Bank of England Monetary Policy

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Bank of England

The Bank of England meets today at 12GMT to review its monthly monetary policy. Expectations are rife that the BoE will leave the policy unchanged, keeping interest rates low at 0.5%. Just a few quarters ago earlier this year, there was rising speculation that the BoE would be raise interest rates sooner than the Federal Reserve.

A slowdown in the economy over the quarters fuelled by other risks such as the Scottish referendum dampened expectations. Towards the second quarter of this year, the speculation of interest rate hikes was pushed to spring of 2015, but this looks unlikely at the moment as well.

Latest PMI data for October showed a continued headwinds across the board with expectations now trimmed for a third quarter GDP to be revised lower to 0.5%. The preliminary GDP for Q3 2014 released late October was at 0.7%, lower from 0.9% growth in the second quarter.

Inflation and unemployment were the two key sectors of focus for the BoE’s policy making body. While inflation has flirted close to the BoE’s target of 2%, falling Crude Oil prices managed to ease inflation expectations, the last reading saw the UK’s CPI y/y fall to 1.2% after starting the year at 2% in January 2014.

The UK’s labor market has managed to improve however with unemployment rate ticking lower to 6% after spiking to an all time high of 8.4%. Despite the uptick in employment, the unemployment rate is still elevated from the 2008 crisis era. Meanwhile, slack in the labor market mostly stalled during this year which had been a point of concern for the BoE. At many occasions, BoE Governor, Mark Carney had hinted at an interest rate hike coming earlier than real wage growth, cautioning the public at large. The average earnings index however managed to tick softly higher at 0.7% after remaining stubbornly low near 0.5%.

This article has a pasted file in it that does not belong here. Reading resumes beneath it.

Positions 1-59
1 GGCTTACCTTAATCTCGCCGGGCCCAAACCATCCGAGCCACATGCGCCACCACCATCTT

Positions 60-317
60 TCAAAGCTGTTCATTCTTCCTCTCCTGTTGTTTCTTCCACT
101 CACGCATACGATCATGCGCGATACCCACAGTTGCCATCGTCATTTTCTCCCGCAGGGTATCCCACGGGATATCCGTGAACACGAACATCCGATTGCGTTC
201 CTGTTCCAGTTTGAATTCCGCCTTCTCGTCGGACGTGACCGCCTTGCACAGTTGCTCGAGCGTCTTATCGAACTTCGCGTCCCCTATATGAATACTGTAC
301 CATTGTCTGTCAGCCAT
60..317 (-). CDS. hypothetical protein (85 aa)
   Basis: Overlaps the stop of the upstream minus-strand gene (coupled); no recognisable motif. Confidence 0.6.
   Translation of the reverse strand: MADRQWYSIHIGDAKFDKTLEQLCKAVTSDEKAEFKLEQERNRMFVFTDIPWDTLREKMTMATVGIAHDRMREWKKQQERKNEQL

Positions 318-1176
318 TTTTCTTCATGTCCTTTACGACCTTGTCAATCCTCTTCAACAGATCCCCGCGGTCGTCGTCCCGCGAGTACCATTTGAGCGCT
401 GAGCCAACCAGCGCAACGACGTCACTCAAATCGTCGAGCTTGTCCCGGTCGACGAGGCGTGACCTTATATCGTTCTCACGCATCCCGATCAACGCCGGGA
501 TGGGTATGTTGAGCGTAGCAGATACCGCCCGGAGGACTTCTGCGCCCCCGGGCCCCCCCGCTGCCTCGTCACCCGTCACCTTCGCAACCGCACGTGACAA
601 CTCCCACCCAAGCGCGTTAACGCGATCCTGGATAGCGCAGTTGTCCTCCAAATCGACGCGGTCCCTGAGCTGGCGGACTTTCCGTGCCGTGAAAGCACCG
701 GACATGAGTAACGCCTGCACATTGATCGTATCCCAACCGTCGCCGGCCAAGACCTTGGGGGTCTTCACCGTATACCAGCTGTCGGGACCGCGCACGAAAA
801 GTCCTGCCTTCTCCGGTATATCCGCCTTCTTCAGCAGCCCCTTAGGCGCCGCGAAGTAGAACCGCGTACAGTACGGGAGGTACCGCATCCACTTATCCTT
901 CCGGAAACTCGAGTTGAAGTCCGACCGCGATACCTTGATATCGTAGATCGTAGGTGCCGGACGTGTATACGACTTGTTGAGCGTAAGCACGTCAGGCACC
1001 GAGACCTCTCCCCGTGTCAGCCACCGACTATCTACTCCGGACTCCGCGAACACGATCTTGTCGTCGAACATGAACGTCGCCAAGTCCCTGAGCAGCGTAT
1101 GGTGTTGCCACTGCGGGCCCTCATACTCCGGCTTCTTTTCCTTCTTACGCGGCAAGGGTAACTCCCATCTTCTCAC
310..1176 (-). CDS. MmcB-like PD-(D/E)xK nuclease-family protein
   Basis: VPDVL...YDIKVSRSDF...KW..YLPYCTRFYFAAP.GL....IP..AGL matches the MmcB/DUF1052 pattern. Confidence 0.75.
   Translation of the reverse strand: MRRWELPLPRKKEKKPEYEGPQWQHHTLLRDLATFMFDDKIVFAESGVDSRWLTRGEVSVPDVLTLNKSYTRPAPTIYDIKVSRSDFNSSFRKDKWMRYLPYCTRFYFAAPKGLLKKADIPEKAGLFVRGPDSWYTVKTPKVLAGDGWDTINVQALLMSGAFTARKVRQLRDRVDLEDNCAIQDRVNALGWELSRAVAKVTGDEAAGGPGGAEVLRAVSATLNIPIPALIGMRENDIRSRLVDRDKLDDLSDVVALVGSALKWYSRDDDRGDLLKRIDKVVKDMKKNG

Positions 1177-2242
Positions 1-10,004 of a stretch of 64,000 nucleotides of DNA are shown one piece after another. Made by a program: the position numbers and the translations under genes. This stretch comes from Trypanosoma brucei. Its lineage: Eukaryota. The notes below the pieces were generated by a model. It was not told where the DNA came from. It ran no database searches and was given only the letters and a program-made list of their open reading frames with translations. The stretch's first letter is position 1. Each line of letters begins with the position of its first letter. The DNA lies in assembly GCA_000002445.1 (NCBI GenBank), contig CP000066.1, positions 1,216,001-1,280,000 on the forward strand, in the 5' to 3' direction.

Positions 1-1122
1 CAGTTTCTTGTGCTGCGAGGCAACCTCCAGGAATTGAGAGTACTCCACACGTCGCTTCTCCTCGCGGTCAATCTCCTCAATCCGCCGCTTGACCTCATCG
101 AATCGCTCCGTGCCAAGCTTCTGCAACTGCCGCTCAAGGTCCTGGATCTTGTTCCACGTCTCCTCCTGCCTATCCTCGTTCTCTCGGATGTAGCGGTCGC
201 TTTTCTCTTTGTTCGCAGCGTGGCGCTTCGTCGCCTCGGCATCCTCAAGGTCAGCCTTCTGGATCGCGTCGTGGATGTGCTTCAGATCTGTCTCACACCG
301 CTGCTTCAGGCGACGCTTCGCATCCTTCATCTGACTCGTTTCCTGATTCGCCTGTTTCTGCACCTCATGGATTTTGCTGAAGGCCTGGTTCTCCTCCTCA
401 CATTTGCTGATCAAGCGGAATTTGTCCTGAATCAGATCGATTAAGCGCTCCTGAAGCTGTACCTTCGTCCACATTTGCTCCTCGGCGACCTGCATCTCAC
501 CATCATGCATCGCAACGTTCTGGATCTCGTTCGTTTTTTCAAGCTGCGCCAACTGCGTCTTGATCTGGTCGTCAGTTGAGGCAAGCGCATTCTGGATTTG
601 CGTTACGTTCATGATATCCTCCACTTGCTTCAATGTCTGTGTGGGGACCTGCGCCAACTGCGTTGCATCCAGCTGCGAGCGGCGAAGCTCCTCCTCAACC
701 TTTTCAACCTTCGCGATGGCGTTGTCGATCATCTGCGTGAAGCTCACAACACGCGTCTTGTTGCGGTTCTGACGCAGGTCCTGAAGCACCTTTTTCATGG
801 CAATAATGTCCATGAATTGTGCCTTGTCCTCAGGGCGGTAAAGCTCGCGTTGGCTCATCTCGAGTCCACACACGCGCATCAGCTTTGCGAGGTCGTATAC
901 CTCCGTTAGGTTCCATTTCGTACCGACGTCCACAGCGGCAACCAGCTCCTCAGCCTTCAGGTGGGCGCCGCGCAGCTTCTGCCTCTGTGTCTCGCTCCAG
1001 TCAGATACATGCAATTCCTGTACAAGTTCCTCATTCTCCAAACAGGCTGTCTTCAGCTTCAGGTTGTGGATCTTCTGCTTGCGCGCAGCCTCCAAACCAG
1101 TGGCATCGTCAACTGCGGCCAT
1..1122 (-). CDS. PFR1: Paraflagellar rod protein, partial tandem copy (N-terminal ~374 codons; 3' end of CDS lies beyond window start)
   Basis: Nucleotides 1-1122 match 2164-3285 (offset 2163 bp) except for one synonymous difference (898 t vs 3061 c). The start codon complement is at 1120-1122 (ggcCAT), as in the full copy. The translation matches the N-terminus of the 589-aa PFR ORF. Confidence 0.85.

The current economic conditions, especially in view of falling inflation gives the BoE enough time to wait for conditions to improve without an inflationary pressures. While growth has been stable for the region, there are significant risks posed from its neighbor, the Eurozone which is flirting with deflationary pressures. The ECB will also be meeting today at 1245 GMT with the press conference scheduled for 1:30PM GMT. The markets will be clearing focusing on the ECB’s press conference as recent Central bank actions, especially from the BoJ expanding its monetary stimulus puts pressure on Mario Draghi’s QE plans as well which is caught between an internal dissent with most of the Eurozone’s regional Central Bank vehemently opposed to the ECB purchasing sovereign bonds.

The British Sterling, which saw a stellar performance last year, has also taken a hit dropping close to 7.5% after surging to a high of 1.71 against the US Dollar. The Greenback, which has started its bull rally since the past couple of months continues to add downward pressure on the British Sterling, especially after the Federal Reserve ended its QE3 purchases, tapering the final $15 bn at October’s FOMC meeting.

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